Routing tables often include entries for specific network addresses. For example, a table can specify where to forward a packet destined for address 126.96.36.199. This is known as a direct route entry.
 Routing tables may also include entries for collections of network addresses. For example, a routing table entry may specify where to forward packets starting with the address prefix of 192.160. Thus, a packet destined for 188.8.131.52 and a packet destined for 184.108.40.206 would both be handled by the same table entry since they both start 192.160. Entries for collections of addresses are known as indirect routes. An indirect route is often expressed as a network address followed by a prefix mask. For example, for the route 220.127.116.11/16 the 16 identifies the number of bits in the mask. Thus, in this example, the mask is 16-bits long and, therefore, the first two digits in the decimal string (i.e., 192.160).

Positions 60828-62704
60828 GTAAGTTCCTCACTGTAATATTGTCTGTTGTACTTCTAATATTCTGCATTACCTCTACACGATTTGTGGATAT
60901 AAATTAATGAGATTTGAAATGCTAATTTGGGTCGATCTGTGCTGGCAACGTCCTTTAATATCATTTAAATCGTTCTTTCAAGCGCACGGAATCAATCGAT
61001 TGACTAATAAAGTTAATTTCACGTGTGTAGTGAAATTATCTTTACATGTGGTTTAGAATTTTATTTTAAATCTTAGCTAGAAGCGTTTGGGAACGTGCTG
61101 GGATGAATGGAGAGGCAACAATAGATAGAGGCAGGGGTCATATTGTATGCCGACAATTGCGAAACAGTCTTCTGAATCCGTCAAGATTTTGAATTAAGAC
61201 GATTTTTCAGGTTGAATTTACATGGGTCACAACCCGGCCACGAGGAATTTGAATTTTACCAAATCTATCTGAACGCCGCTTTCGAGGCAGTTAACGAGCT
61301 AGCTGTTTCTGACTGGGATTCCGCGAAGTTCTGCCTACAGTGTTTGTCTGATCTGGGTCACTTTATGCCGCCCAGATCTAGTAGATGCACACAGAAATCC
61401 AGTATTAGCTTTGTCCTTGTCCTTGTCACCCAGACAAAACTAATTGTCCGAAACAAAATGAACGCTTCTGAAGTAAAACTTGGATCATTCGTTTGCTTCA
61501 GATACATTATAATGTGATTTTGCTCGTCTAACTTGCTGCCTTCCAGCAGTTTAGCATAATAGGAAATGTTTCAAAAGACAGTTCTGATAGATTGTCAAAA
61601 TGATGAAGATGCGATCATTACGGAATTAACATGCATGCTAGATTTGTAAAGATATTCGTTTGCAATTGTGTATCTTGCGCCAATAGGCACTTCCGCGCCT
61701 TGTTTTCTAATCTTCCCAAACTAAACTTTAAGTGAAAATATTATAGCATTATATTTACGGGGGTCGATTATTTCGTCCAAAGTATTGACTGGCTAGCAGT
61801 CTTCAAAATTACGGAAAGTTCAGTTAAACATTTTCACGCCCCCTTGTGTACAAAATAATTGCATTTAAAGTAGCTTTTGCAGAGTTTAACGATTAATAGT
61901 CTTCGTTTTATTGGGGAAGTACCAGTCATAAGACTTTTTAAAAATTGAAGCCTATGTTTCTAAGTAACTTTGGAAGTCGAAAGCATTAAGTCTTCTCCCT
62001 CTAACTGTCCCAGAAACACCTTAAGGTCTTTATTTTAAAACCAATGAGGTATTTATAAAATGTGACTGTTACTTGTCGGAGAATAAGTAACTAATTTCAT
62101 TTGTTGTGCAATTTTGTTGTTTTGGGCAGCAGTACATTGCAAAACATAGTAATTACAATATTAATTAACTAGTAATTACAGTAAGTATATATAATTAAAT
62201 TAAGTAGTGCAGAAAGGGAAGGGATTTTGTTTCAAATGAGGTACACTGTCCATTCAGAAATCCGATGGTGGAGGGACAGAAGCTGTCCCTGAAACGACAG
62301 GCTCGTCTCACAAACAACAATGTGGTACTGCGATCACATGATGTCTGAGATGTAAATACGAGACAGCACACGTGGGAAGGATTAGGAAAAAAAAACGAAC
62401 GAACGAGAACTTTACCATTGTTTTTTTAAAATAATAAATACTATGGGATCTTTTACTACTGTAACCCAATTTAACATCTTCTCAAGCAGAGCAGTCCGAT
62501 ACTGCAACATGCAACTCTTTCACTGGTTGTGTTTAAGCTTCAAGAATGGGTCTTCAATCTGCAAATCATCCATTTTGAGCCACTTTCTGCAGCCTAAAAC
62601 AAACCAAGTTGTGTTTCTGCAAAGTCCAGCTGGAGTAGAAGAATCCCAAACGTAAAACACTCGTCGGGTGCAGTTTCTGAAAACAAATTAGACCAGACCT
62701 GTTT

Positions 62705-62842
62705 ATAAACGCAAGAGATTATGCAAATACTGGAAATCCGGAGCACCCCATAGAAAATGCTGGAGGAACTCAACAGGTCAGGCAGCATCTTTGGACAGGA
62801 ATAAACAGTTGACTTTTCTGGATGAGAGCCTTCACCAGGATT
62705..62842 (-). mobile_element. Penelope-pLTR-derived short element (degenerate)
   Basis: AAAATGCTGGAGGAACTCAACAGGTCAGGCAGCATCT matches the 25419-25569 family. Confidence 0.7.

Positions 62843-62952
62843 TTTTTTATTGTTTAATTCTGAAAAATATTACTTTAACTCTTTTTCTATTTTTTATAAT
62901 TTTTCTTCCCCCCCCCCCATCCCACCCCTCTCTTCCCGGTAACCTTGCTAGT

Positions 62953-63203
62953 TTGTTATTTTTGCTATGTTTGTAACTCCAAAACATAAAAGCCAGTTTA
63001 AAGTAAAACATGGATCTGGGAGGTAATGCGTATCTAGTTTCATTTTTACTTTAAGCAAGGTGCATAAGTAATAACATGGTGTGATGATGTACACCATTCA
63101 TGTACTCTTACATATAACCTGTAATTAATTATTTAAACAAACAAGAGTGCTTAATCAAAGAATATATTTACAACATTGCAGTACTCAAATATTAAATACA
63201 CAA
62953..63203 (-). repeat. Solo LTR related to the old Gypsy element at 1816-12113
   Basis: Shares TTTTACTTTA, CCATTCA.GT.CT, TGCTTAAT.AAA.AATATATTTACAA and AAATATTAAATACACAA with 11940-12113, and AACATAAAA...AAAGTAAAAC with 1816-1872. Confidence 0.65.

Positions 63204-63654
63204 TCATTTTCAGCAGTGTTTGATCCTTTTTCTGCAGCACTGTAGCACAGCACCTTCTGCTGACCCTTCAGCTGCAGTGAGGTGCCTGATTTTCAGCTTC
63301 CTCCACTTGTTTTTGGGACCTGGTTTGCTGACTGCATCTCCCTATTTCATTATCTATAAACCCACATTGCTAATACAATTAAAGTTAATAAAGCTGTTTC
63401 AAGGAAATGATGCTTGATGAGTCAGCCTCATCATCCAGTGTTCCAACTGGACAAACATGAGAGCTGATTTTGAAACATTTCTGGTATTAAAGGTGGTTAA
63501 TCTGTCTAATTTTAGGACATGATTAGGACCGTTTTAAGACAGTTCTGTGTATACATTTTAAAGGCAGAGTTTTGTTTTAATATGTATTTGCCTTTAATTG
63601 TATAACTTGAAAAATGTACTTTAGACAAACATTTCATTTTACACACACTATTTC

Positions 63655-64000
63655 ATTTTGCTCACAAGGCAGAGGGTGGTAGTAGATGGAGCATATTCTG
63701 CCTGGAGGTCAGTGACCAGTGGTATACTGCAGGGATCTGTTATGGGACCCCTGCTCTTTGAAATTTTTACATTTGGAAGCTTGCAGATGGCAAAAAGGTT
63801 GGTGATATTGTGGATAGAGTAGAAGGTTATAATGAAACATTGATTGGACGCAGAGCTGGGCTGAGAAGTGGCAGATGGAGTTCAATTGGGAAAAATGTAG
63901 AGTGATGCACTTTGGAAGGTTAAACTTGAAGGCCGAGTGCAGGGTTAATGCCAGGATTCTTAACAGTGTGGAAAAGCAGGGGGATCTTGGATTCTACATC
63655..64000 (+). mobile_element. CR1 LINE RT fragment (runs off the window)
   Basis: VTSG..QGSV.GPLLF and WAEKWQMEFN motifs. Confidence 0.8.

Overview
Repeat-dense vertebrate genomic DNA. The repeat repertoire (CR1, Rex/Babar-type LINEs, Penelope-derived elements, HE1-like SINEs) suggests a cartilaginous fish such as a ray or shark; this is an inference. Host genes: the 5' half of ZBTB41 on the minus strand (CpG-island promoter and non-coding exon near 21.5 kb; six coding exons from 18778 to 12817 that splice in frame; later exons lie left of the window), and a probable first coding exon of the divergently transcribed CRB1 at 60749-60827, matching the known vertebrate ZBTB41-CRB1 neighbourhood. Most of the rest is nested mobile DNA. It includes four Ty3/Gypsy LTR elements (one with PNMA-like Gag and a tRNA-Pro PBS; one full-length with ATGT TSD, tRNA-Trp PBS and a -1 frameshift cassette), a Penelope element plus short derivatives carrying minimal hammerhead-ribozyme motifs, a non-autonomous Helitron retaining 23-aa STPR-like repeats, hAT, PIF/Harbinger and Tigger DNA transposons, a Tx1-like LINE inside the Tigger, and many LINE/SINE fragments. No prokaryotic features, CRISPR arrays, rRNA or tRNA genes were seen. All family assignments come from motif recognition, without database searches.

Potentially, multiple route entries in a routing table may overlap. For example, a direct route entry of 18.104.22.168/32 and an indirect route entry of 22.214.171.124/16 both encompass the network address 126.96.36.199. Additionally, the routing table may include other indirect routes such as 188.8.131.52/24. Potentially, these different entries may specify different handling information for a packet. To resolve this apparent dilemma over which route entry to use, routers can implement best matching prefix (a.k.a. longest prefix matching) algorithms. A best matching prefix algorithm selects the most specific route matching a network address (e.g., the matching route entry with the longest prefix). Thus, in this example, a packet destined for 184.108.40.206 would be handled by the direct route information stored for entry 220.127.116.11/32 which has a longer mask than 18.104.22.168/16 or 22.214.171.124/24.